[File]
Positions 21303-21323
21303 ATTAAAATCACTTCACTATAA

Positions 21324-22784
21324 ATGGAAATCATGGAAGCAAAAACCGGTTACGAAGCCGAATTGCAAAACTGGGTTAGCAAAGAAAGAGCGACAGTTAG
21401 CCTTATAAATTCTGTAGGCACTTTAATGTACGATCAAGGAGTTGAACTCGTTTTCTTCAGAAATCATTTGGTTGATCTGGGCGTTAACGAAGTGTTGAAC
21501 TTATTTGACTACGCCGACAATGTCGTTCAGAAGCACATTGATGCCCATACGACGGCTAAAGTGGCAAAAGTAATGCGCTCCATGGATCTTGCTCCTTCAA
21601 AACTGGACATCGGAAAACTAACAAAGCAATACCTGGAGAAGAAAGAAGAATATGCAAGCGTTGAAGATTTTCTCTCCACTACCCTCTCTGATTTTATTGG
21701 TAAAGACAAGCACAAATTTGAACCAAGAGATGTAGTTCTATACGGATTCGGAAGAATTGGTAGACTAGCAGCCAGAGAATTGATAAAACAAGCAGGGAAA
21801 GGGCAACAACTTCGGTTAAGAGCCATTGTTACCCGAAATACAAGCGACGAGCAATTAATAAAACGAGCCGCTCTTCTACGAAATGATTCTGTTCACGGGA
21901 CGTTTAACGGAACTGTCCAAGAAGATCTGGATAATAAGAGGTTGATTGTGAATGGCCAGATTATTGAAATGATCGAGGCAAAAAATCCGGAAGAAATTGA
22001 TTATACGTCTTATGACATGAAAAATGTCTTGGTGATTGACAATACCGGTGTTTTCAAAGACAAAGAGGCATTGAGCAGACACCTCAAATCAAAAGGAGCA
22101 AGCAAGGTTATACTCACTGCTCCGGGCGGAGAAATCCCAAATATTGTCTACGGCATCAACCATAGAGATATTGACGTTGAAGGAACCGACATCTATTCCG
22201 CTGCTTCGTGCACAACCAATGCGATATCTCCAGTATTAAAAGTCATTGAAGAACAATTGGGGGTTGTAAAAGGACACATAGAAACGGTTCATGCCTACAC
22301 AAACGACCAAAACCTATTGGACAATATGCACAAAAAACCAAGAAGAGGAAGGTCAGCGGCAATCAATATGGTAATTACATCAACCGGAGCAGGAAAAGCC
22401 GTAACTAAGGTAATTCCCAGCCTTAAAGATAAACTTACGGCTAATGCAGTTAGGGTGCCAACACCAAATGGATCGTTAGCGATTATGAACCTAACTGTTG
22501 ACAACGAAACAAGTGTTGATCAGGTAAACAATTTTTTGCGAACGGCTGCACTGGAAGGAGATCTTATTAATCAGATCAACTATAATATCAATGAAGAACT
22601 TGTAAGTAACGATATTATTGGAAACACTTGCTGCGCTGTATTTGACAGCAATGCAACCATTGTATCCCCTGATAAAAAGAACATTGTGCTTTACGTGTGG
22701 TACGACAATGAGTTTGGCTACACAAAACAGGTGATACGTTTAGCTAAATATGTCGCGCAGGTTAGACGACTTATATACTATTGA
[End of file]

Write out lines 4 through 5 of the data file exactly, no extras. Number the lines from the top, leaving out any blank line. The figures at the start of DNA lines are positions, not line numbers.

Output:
21324 ATGGAAATCATGGAAGCAAAAACCGGTTACGAAGCCGAATTGCAAAACTGGGTTAGCAAAGAAAGAGCGACAGTTAG
21401 CCTTATAAATTCTGTAGGCACTTTAATGTACGATCAAGGAGTTGAACTCGTTTTCTTCAGAAATCATTTGGTTGATCTGGGCGTTAACGAAGTGTTGAAC